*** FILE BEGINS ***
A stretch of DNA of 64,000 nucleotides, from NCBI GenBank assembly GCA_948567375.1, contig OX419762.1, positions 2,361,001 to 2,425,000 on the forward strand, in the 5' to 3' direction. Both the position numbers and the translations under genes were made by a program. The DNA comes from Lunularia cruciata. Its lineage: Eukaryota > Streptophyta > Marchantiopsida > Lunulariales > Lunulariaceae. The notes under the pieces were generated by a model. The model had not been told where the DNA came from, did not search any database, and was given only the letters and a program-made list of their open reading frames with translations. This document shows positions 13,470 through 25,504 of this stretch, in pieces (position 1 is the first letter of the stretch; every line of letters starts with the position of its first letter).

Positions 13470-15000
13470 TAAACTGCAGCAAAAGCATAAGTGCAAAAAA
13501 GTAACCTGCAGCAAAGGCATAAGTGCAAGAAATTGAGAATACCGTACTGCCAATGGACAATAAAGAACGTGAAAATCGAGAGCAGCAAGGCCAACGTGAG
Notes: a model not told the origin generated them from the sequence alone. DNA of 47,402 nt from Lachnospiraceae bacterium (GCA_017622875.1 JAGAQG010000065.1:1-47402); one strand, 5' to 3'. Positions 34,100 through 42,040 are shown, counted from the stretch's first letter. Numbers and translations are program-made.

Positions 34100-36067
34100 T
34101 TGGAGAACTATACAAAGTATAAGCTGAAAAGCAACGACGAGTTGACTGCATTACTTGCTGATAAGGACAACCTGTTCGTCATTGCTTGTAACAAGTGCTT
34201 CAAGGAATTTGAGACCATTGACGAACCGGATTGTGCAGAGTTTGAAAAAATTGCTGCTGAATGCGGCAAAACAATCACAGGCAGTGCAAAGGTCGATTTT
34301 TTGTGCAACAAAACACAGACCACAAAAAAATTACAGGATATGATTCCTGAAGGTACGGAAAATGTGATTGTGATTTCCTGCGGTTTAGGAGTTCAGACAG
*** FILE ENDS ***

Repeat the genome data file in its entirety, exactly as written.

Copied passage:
A stretch of DNA of 64,000 nucleotides, from NCBI GenBank assembly GCA_948567375.1, contig OX419762.1, positions 2,361,001 to 2,425,000 on the forward strand, in the 5' to 3' direction. Both the position numbers and the translations under genes were made by a program. The DNA comes from Lunularia cruciata. Its lineage: Eukaryota > Streptophyta > Marchantiopsida > Lunulariales > Lunulariaceae. The notes under the pieces were generated by a model. The model had not been told where the DNA came from, did not search any database, and was given only the letters and a program-made list of their open reading frames with translations. This document shows positions 13,470 through 25,504 of this stretch, in pieces (position 1 is the first letter of the stretch; every line of letters starts with the position of its first letter).

Positions 13470-15000
13470 TAAACTGCAGCAAAAGCATAAGTGCAAAAAA
13501 GTAACCTGCAGCAAAGGCATAAGTGCAAGAAATTGAGAATACCGTACTGCCAATGGACAATAAAGAACGTGAAAATCGAGAGCAGCAAGGCCAACGTGAG
Notes: a model not told the origin generated them from the sequence alone. DNA of 47,402 nt from Lachnospiraceae bacterium (GCA_017622875.1 JAGAQG010000065.1:1-47402); one strand, 5' to 3'. Positions 34,100 through 42,040 are shown, counted from the stretch's first letter. Numbers and translations are program-made.

Positions 34100-36067
34100 T
34101 TGGAGAACTATACAAAGTATAAGCTGAAAAGCAACGACGAGTTGACTGCATTACTTGCTGATAAGGACAACCTGTTCGTCATTGCTTGTAACAAGTGCTT
34201 CAAGGAATTTGAGACCATTGACGAACCGGATTGTGCAGAGTTTGAAAAAATTGCTGCTGAATGCGGCAAAACAATCACAGGCAGTGCAAAGGTCGATTTT
34301 TTGTGCAACAAAACACAGACCACAAAAAAATTACAGGATATGATTCCTGAAGGTACGGAAAATGTGATTGTGATTTCCTGCGGTTTAGGAGTTCAGACAG